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Reuters: Yen Bites All; Japan Swears Off Habit of Manipulating the Yen
By David DeRosa

27/4/2001 9:29 pm Fri

[Perubahan kepimpinan Jepun mula mengheret matawang serantau. Estrada telah ditangkap dan Gus Dur menghadapi pertuduhan rasuah. Ini menyebabkan matawang semakin menurun dan menekan ringgit. Yen kini diparas 123 setelah menteri kewangan baru Jepun, Masajuro Shiokawa memberi jaminan kadar tukaran wang tidak akan dimanipulasikan.

Ini memberi kesannya pada ekonomi Malaysia di mana pelabur akan meninggalkan negara kerana ringgit lebih mahal. Selamat tinggal polisi ekonomi Mahathir... mungkin itulah sebabnya kerajaan begitu banyak betul mengeluarkan 'rancangan' dalam waktu terdekat ini tetapi rezab tetap juga berkurang..... Malah rancangan membaiki Umno pun menyebabkan rezab berkurang juga. Lama-lama Mahathir akan mati aqal nampaknya....
- Editor

Friday April 27, 9:25 AM

Emerging FX-Yen,local leads bite, c.banks eyed

SINGAPORE, April 27 (Reuters) - The yen's retreat and depressing news at home kept Asian currencies on the defensive in early trade on Friday.

The yen headed back below 123.00 after Japan's new finance minister Masajuro Shiokawa indicated exchange rates should not be manipulated.

But wariness of central bank intervention in some regional markets and position squaring ahead of the weekend should limit the downside of most regional currencies, dealers said.

There was talk the Monetary Authority of Singapore defended its currency around 1.8245 late on Thursday -- its fresh decade trough -- amid expectations of M&A outflows.

Currency markets in Jakarta and Manila were also wary of potential intervention after the rupiah crumbled to its lowest level since September 1988 and the peso headed lower after breaking through 15-week lows of 51.00 per dollar on Thursday.

Elsewhere, the Bank of Thailand will publish weekly data on Thai foreign reserves and forward currency swap commitments at 0800 GMT. And Taiwan is due to release data on the March bad cheque ratio at 0540 GMT and the March index of leading indicators at 0800 GMT.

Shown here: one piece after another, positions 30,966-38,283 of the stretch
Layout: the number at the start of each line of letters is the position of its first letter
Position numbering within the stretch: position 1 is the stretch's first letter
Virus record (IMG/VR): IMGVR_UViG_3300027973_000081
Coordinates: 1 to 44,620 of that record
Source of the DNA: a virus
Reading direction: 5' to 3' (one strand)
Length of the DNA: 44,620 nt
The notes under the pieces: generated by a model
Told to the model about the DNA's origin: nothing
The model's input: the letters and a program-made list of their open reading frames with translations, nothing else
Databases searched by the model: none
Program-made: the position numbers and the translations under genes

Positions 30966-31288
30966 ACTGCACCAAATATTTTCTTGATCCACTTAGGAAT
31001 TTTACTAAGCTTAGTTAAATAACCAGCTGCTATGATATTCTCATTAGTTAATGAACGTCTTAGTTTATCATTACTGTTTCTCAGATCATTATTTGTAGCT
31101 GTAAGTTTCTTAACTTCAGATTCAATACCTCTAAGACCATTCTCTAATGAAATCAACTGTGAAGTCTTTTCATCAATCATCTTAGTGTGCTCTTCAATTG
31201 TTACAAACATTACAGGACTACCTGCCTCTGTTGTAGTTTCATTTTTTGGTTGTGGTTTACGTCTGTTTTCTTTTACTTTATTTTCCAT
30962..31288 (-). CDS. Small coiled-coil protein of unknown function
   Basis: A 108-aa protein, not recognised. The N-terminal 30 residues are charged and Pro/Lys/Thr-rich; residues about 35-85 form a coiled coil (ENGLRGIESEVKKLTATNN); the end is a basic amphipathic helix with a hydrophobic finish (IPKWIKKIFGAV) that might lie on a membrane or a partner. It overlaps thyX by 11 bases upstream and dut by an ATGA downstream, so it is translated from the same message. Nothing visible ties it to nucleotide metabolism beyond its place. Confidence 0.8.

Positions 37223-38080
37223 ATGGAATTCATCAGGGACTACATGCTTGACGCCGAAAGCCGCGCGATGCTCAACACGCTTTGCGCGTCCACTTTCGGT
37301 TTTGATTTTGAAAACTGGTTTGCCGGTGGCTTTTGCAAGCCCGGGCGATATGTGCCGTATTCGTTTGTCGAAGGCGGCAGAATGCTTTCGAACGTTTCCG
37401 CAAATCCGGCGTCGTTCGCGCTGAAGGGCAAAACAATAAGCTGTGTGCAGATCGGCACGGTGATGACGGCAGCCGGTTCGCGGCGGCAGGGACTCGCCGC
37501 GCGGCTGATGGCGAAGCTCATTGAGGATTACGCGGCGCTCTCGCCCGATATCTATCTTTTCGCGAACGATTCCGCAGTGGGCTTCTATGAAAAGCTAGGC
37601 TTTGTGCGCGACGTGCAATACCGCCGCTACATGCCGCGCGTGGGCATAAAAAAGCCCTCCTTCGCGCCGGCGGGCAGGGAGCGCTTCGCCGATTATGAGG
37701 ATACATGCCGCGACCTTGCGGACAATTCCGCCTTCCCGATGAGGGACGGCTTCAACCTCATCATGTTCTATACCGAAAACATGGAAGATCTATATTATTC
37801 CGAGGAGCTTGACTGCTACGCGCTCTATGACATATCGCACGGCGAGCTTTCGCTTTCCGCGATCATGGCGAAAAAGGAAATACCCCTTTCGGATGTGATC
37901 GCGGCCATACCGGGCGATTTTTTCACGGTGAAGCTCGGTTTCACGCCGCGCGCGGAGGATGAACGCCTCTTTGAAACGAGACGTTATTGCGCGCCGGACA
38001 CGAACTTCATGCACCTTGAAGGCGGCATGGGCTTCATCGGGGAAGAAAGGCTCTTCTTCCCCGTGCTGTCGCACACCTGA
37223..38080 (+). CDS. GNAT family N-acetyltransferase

The rupiah was stuck the wrong side of 12,000 as Indonesia's political and economic woes looked set to drag it down again.

It fell to 31-month lows on Thursday ahead of a crucial parliamentary session on Monday, when a second censure against President Abdurrahman Wahid is expected to be debated.

Though a censure over two financial scandals is widely expected, Wahid remains defiant, stoking fears of violent protest by his supporters in the capital next week.

Jakarta dealers said the market was heavily long of dollars, but unwilling to unwind positions ahead of next week's events. Charts showed the dollar/rupiah in overbought territory, with a 14-day relative strength index reading of around 87.

Bank Indonesia vowed on Thursday to continue its support of the currency through intervention and interest rate hikes. But Jakarta dealers said the bank was not in the market on Thursday.

Moreover, dealers and analysts were sceptical as to whether its efforts would stem the rupiah's losses.


The Sing dollar hovered above 1.8190 after the MAS was rumoured to have intervened on Thursday as talk of M&A activities and the ailing rupiah pulled it to fresh decade lows.

But dealers said demand for the U.S. dollar remained fairly strong, with keen buying interest seen on dips to 1.8140/50.

The Sing dollar was weighed by news airport operator Singapore Changi Airport Enterprise had taken a 50 percent stake in British investment and development company Alterra Partners.

There was also talk that two Singapore banks were seeking to buy overseas assets.

"I think the market would be reluctant to push the Sing dollar well below 1.8200 today because of the rumours. But with M&A outflows, the weak yen and the rupiah, it would be hard to see it rise above 1.8150," said a dealer at an Asian bank.


The won fell below 1,320 against 1,313 late Thursday as it tracked the yen, which hit one-week lows against the dollar.

Dealers said local banks were early sellers of won, and bears were encouraged after Korea issued a slew of data on Thursday confirming the economy is in a pronounced slowdown.

The data included the current account surplus that showed a plunge in imports, lower industrial output in March and a lower growth forecast by the IMF.

But analysts said there was less scope for the central bank to aggressively slash rates because of inflation concerns.

A Reuters poll showed Korea's consumer price index is expected to have edged up 0.3 percent on-month and 4.8 percent on-year in April due to a weak won and rising utility fees.

The Bank of Korea left its overnight call rate unchanged at 5.0 percent at its monetary policy meeting earlier this month.


The baht edged down in line with other regionals and on worries about worsening domestic economic prospects.

Dealers said after Thursday's cut in growth and export forecasts by the central bank, the market would now focus on its monthly data on manufacturing production, trade and current account balance due on Monday.

The central bank said exports would grow by 3.0-4.5 percent in 2001, down from an earlier commerce ministry projection of 11.3 percent, and actual growth of 19.6 percent last year.

It also slashed its 2002 growth forecast, widely expected after last week's cut in 2001 growth projections.

However, dealers said the baht's downside was limited given concerns about government plans to raise reporting requirements on forex trade through baht bank deposits held by non-residents.